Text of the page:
Saturn was really close in the sky to the Moon tonight! Here’s what I got with my ‘scope and phone camera.
Have you seen the moon or the planets like this? We have a window above our heads which peers into space and time…
Related: my astronomy equipment and recommendations
“So you’re made of detritus [from exploded stars]. Get over it. Or better yet, celebrate it. After all, what nobler thought can one cherish than that the universe lives within us all?”
―Neil deGrasse Tyson
These photos are on the shortlist for Astronomy Photographer of the Year 2014, a competition and exhibition run by the Royal Observatory Greenwich. The winning images will be posted here on September 18.
(Source: fastcodesign.com, via myheadisweak)
Breathtaking views show the stars, Milky Way, airglow, and light pollution over New Zealand skies.
"Here are images I captured during last months from New Zealand. Great country to catch colors of airglow almost everywhere…" - Petr Horálek
(Source: afro-dominicano, via boomboxbby)
lunasanguine said: That thing you posted that had all the photos of nebulas that asked "Do you like the color of the sky" is actually perpetuating misconceptions as 99% of photos of space have been shopped to have beautiful colors and stuff by NASA.
That “colors of the sky" post you’re referring to simply serves as a tribute to the multicolored palette of diversity we see amidst the cosmos. It in no way states: those are the raw images; nor does it infer that those images are what one would see when looking through a telescope, so I was in no way aiding to any perpetuation of misconceptions about astronomical image data.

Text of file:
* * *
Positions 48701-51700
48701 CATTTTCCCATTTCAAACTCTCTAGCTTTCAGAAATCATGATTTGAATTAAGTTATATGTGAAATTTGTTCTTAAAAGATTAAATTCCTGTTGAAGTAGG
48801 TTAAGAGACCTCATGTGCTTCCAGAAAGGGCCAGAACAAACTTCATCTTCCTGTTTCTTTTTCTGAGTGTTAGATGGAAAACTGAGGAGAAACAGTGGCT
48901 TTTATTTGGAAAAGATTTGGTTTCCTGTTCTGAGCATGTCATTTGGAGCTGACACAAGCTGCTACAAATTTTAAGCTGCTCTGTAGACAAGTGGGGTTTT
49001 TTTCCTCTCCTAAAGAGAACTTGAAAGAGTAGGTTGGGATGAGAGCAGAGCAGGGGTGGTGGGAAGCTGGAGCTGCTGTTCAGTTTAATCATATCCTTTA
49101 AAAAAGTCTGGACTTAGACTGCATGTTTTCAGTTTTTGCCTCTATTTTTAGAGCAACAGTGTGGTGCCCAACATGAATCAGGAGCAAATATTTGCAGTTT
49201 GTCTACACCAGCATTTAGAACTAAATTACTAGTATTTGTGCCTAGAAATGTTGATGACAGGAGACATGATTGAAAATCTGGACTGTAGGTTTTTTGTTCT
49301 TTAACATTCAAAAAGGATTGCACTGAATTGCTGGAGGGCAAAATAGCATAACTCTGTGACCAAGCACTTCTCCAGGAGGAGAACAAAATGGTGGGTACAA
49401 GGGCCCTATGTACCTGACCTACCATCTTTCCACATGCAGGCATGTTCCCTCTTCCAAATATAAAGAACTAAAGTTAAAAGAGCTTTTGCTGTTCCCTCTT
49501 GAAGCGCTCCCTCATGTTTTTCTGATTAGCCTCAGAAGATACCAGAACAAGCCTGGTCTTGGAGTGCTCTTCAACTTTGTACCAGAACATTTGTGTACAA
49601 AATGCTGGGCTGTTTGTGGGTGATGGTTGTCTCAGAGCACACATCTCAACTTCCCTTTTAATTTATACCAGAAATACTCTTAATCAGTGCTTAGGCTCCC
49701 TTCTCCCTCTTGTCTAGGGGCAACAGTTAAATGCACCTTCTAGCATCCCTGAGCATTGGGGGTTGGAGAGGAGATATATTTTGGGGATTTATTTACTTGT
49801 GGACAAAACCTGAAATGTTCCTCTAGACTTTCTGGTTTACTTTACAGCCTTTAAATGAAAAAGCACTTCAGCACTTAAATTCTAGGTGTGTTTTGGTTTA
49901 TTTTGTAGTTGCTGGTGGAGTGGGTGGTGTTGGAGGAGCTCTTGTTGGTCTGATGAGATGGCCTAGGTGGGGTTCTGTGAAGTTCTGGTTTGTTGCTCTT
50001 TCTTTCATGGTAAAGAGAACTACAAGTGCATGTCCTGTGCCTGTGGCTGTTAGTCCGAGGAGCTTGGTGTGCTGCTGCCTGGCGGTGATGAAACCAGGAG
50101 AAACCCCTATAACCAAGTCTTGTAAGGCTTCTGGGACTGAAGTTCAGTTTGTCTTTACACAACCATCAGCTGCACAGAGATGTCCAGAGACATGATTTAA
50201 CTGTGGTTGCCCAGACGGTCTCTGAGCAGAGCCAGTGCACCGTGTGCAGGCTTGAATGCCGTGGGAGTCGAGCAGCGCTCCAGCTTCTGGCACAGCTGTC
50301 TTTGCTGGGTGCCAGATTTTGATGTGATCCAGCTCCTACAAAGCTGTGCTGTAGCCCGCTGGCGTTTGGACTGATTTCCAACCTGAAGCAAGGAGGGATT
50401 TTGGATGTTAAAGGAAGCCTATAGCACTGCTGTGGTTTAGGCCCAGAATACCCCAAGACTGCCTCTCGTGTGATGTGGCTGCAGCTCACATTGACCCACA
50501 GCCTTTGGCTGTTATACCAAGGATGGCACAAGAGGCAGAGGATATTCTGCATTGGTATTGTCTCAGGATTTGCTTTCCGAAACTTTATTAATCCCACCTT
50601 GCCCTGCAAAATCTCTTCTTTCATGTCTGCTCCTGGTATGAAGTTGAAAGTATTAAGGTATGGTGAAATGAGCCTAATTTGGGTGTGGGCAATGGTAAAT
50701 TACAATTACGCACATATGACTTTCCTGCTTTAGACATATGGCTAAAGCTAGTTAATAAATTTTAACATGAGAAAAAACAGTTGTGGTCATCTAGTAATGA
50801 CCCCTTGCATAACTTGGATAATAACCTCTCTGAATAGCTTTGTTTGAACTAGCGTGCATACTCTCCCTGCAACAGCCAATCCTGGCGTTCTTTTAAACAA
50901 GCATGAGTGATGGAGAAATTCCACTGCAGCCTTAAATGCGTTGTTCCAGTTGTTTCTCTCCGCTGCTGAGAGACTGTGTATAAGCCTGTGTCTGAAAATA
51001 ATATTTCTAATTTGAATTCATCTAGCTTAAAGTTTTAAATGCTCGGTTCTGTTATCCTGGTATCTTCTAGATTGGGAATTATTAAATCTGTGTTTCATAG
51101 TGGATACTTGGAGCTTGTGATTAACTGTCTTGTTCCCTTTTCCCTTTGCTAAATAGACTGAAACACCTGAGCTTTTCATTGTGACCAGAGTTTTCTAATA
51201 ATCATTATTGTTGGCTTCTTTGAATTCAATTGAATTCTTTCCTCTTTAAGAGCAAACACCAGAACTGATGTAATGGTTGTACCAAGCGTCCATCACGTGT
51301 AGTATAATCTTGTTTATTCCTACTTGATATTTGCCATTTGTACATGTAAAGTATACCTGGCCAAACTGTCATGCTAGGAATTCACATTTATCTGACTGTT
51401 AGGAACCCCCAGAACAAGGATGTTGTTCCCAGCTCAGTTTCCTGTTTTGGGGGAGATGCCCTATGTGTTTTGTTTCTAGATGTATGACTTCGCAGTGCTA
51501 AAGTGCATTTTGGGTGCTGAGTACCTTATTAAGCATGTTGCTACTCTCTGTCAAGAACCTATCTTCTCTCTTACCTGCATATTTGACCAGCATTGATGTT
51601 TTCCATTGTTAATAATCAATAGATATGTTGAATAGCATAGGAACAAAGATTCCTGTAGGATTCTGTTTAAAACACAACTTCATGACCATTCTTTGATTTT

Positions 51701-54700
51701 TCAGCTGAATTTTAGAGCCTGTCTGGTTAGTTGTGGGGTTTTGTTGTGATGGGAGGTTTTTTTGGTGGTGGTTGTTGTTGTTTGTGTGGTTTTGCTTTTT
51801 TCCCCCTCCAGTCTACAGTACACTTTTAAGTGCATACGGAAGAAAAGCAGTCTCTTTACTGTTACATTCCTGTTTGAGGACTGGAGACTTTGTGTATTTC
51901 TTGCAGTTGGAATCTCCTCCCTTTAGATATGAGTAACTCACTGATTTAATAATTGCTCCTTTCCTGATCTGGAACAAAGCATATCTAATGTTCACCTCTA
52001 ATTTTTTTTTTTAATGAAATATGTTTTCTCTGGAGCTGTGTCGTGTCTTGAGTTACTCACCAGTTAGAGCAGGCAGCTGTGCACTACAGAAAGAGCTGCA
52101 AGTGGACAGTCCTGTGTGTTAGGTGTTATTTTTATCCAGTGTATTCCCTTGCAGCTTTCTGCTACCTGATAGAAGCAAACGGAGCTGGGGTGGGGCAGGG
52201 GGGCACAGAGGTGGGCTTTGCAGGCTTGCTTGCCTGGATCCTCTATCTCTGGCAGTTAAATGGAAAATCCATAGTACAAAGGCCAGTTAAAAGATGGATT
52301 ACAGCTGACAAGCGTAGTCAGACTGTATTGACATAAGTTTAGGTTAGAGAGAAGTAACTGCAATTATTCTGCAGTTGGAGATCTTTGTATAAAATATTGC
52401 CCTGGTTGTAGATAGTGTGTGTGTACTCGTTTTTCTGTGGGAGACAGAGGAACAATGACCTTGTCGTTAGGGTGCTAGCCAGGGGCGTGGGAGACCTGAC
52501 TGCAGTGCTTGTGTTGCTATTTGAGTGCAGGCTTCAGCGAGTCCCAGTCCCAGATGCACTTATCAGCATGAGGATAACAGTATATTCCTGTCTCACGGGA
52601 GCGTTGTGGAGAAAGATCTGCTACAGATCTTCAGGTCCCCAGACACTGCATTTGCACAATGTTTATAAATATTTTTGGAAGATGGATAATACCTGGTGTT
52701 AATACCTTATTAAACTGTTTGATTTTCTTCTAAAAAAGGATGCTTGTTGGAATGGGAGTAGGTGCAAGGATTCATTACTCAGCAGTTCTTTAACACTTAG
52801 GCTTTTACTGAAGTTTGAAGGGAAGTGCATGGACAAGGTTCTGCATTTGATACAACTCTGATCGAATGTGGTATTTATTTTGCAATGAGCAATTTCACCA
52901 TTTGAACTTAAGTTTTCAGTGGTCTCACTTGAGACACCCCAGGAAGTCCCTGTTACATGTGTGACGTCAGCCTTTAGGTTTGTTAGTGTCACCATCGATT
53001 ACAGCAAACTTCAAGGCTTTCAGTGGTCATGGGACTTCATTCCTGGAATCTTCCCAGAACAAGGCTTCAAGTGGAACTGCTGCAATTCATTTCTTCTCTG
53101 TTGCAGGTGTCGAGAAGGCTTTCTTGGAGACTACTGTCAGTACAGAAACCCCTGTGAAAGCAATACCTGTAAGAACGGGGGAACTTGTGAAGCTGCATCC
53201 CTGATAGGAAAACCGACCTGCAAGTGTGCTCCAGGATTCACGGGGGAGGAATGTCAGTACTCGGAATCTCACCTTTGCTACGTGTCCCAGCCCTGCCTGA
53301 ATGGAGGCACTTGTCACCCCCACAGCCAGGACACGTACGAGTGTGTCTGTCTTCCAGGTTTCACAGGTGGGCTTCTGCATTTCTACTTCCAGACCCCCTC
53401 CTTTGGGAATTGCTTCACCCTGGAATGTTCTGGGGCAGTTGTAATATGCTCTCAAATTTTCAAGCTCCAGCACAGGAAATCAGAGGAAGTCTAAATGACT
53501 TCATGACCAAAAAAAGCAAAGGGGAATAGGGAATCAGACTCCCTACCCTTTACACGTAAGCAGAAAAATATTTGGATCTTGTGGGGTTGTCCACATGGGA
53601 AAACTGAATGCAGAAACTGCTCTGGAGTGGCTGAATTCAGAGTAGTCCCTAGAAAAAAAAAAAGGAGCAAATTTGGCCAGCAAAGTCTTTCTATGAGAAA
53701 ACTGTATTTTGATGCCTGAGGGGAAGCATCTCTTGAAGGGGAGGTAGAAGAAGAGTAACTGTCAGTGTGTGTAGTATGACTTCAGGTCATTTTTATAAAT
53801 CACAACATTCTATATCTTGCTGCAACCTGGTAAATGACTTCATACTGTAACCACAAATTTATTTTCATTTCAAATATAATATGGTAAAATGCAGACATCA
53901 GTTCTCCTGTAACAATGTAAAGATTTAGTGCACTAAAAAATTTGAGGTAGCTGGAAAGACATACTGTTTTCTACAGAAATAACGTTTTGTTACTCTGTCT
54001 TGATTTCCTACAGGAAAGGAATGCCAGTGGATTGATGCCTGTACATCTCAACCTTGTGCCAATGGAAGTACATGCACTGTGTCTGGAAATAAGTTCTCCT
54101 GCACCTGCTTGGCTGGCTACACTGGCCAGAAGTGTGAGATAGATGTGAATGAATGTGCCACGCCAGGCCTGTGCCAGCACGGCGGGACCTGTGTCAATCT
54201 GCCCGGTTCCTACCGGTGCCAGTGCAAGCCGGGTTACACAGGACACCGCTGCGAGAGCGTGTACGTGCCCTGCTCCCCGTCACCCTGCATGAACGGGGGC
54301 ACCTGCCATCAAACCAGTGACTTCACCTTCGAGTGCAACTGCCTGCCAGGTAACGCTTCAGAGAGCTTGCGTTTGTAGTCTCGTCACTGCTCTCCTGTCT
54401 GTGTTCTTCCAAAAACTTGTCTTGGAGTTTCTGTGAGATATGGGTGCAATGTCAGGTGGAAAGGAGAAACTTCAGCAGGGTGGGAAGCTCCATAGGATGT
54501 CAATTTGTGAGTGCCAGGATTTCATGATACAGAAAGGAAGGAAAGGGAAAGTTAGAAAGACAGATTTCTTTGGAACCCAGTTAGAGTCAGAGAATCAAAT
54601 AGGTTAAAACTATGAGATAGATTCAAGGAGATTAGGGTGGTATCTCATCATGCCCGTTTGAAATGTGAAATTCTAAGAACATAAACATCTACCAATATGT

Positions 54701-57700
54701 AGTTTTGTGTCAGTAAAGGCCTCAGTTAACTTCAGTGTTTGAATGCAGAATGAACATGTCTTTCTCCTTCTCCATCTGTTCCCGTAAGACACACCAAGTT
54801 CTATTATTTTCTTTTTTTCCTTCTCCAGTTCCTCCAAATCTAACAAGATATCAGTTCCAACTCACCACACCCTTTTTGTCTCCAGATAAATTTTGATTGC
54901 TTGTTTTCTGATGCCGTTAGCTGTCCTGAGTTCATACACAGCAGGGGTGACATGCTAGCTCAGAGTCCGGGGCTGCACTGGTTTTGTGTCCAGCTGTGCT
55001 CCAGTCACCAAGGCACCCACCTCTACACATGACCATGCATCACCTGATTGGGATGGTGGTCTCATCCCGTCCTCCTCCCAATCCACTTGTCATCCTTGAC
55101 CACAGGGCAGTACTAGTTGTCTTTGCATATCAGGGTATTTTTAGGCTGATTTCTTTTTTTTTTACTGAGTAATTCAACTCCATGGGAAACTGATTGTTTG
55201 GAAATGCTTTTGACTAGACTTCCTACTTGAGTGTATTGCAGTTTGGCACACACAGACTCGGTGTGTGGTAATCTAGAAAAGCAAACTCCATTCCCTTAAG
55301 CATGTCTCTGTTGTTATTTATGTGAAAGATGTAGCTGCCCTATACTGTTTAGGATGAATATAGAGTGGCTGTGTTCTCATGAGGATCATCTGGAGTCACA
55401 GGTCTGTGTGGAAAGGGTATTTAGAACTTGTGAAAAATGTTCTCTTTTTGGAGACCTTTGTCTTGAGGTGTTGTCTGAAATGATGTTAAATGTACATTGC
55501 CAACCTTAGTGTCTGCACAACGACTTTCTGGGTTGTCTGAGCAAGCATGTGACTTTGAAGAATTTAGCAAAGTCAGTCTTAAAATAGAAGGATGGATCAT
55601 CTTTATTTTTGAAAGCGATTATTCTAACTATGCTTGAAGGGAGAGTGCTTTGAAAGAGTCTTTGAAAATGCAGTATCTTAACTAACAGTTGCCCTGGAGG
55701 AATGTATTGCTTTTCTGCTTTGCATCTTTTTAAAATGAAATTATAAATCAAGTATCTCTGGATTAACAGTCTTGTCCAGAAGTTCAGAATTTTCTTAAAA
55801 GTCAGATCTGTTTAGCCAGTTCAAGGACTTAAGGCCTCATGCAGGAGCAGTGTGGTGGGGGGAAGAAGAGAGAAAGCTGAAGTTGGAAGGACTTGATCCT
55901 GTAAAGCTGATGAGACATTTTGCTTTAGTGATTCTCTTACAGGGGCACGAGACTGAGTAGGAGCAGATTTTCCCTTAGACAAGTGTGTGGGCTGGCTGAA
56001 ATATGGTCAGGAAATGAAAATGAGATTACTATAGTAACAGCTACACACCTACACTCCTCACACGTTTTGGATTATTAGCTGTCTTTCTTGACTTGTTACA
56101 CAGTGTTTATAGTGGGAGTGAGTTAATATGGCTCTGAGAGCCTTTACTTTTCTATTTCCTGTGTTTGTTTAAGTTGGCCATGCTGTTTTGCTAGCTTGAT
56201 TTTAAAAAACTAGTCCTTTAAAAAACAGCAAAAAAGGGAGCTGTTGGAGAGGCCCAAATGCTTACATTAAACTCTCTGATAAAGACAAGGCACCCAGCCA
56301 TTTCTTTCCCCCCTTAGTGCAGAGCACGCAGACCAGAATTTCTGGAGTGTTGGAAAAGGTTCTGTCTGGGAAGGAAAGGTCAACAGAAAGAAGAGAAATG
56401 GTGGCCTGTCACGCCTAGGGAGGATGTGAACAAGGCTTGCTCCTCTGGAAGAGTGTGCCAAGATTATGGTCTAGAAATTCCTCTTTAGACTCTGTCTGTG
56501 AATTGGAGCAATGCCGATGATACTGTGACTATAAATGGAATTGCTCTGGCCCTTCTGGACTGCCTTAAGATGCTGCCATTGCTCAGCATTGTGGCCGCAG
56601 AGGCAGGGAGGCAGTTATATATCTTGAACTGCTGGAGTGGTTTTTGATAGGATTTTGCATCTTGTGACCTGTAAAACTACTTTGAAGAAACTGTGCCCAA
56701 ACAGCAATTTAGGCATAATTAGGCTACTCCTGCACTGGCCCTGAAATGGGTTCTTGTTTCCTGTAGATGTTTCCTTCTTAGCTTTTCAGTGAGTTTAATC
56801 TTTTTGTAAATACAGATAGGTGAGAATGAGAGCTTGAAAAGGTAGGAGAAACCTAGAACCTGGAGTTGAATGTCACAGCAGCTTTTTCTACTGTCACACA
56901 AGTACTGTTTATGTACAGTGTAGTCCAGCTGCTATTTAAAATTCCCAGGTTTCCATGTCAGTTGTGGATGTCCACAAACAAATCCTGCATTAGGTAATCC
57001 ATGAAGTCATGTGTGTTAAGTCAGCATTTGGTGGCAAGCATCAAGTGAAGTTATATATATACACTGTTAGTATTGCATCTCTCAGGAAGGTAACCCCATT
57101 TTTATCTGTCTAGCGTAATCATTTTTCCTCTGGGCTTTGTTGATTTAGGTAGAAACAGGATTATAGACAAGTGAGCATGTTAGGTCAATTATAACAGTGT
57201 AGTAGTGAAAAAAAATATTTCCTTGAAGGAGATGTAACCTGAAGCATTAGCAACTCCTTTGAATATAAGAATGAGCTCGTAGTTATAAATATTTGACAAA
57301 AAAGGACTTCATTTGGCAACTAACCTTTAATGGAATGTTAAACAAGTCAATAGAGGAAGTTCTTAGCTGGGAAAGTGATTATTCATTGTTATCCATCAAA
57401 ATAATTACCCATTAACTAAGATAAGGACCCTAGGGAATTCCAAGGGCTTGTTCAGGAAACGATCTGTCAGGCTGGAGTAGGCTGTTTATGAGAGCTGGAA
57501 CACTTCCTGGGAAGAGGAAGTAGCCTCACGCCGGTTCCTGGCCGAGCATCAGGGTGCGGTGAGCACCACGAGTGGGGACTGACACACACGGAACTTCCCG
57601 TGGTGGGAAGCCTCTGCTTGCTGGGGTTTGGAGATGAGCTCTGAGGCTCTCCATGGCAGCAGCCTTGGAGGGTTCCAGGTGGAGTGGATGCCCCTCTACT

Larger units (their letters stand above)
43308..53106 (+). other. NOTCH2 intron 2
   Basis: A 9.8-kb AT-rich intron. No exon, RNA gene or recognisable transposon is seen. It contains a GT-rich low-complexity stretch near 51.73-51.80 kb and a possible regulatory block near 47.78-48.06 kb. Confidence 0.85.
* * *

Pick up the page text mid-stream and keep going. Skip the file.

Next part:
You’re absolutely correct in that most photos we see of the observable universe are “shopped to have beautiful colors and stuff”…but this isn’t to mislead the public. It’s called image processing:
Image processing serves as a means to reduce and analyze data. Because humans are limited to only a small fraction of the electromagnetic spectrum which permits “visibility”, the tools we’ve developed to enhance the visibility of other parts of the spectrum are necessary to understand what’s going on in the universe, which also includes our day to day lives on Earth as well.
Here’s a PBS Learning Media “Tour of the Electromagnetic Spectrum” to support this; an introduction to the Electromagnetic Spectrum via NASA’s Mission Science Directorate; and this ESA/HubbleCast’s “Hubble Telescope’s Hidden Treasures" episode.
Ooh’ing and Ahh’ing at image processed data from across the light years and sharing it with others is not fueling misconceptions. It’s a cause for celebration regarding scientific ingenuity and innovation which has permit our species to see the beauty of the past and distant universe around us.